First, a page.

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Finding a balance

After years of extremes, luxury property design trends appear to be approaching a middle way at the dawn of the 2020s.

26 February 2020 / Lifestyle
Author
Dolfin

“The word is balance,” says Elaine Penhaul of Lemon and Lime, a property design consultancy. In the past couple of years, luxury design trends have swung between extremes of stripped-back Nordic cool to busy, colourful maximalism. “Today, people are more confident about finding somewhere between the two.”

The luxury property market continues to be healthy in the UK and further afield. Take London, a bellwether for the sector, where the number of prospective buyers registering interest in prime property rose by around 7 per cent in 2019, according to JP Morgan. And while uncertainty around Brexit has slowed the market, a combination of clarity and a weaker pound should give sales a boost.

So, what kinds of features, technologies and design philosophies can buyers expect to see in the coming year or two?

Less is more

When it comes to interior design, simplicity seems to be the name of the game. Simon Garcia, a partner at luxury estate agents Quintessentially Estates agrees with Penhaul. “People no longer want a sofa with a thousand cushions, or one that is so sleek and harsh that it’s not comfortable,” he says. Finding a balance between the two seems to be the approach.

It’s common to find high-end homes advertised with spas, saunas and yoga studios.

And this interest in balance extends beyond design features and into the general philosophy of how we want to live. Garcia notes: “People like to feel ‘zen’ in the home and more people are looking into Feng Shui and other pseudosciences in order to make it as harmonious as possible.” It’s increasingly common to find high-end homes advertised with spas, saunas and yoga studios; the vogue for big cinema rooms or hot tubs seems to have been replaced with a tendency to tap into the ‘wellness’ trend.

The taste for something more wholesome can be seen in everything from materials (with greater interest in sustainable sourcing) to architectural features. Penhaul describes how new builds in rural areas are aiming to invite nature in, with “massive glass floor to ceiling windows facing across open countryside”. Meanwhile, in cities, Garcia predicts: “We will see an increase in demand for homes with the best green spaces, such as private grounds and garden squares.”

Another side to this ‘wellness’ philosophy is a tendency to tone down the amount of tech used in homes. Where once designers saw it as essential to kit out homes with all the latest sensors and conveniences, Penhaul reports that “many people now think it is a bit of a faff”. From tools such as Amazon’s Alexa to connected homes, customers are finding that too much high-end tech gets in the way of actual human communication.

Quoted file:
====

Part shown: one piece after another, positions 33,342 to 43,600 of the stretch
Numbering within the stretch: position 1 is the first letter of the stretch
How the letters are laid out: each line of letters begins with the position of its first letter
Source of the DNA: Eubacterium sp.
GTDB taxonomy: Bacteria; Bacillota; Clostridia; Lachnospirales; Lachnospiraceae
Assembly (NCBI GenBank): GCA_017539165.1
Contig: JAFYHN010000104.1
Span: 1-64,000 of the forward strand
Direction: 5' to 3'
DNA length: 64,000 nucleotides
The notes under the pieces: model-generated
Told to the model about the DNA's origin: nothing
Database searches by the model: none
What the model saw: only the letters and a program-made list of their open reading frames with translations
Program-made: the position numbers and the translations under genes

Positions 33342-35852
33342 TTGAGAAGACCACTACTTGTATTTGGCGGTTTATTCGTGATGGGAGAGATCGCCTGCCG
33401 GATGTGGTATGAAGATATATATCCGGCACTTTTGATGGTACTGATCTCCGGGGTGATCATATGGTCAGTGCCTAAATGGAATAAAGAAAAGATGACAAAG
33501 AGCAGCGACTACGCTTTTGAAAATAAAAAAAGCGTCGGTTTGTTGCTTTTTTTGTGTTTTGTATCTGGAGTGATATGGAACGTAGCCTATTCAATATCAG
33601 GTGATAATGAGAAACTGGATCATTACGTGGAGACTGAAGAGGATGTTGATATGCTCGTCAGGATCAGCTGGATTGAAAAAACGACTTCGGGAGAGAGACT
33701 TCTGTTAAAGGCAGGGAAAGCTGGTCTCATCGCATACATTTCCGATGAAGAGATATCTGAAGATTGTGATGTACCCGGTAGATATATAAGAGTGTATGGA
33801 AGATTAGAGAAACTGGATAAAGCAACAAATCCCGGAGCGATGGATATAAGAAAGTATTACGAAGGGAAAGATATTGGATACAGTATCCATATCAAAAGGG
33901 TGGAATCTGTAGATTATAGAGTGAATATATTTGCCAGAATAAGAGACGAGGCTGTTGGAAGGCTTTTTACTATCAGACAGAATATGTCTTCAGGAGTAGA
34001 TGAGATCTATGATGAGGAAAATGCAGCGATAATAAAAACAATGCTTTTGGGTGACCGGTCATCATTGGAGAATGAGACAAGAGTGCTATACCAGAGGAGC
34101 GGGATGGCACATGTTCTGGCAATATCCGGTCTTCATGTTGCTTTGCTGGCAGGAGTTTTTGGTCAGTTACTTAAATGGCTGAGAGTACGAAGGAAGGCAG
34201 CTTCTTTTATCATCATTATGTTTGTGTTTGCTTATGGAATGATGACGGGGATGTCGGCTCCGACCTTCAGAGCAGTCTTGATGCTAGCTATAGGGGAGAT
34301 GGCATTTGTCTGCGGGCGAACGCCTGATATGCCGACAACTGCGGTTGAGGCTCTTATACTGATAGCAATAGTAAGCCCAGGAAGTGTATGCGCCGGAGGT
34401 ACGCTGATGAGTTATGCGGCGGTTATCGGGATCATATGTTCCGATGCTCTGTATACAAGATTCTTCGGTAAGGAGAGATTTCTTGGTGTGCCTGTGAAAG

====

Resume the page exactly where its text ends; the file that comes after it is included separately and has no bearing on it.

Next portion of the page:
An appy home

That said, tech isn’t completely out the window. Things like mobile-enabled home temperature control (where you can turn the heating on from your mobile while commuting from work) should still be popular. And anything that supports wellness is also in – Garcia says that clients now expect air quality tests, pollution monitors and filtration systems.

2020 will be the year that we see innovative new approaches to luxury housing take off.

Outside the traditional property market, 2020 will be the year that we see some innovative new approaches to luxury housing take off. One of these is the notion of ‘co-living’. Targeted at millennials, co-living properties are typically rented studios in large blocks. The USP is that they provide a range of luxury services (think top-floor swimming pools, on-site restaurants, gyms, spas and workspaces) with communal activities where residents can meet one another and make friends. This might include games nights, yoga sessions or hobby classes. The Collective is one of the leaders in this sector, with two locations in London and one in New York. In many ways, these co-living properties incorporate the wellness and ‘balance’ we’ve already seen and throw in a bit of loneliness-beating community for good measure.

A different approach is the trend for branded residences, typically tied to major hotel and travel chains (the Four Seasons, The Dorchester and brands like Condé Nast have thrown their hats into the ring). Essentially, residents can live permanently in a hotel-style property, with a concierge at hand, high quality restaurants, fitness suites and so on. Quintessentially Estates’ Garcia reckons they’re a good bet: “Branded hotel residences are a reasonably new product, but as the word spreads about the amazing finishes and services on offer, demand will follow suit.”

From political uncertainties to the climate crisis, the outside world is in a state of flux. Perhaps it’s no surprise that luxury buyers are hoping for a little zen when they get home.

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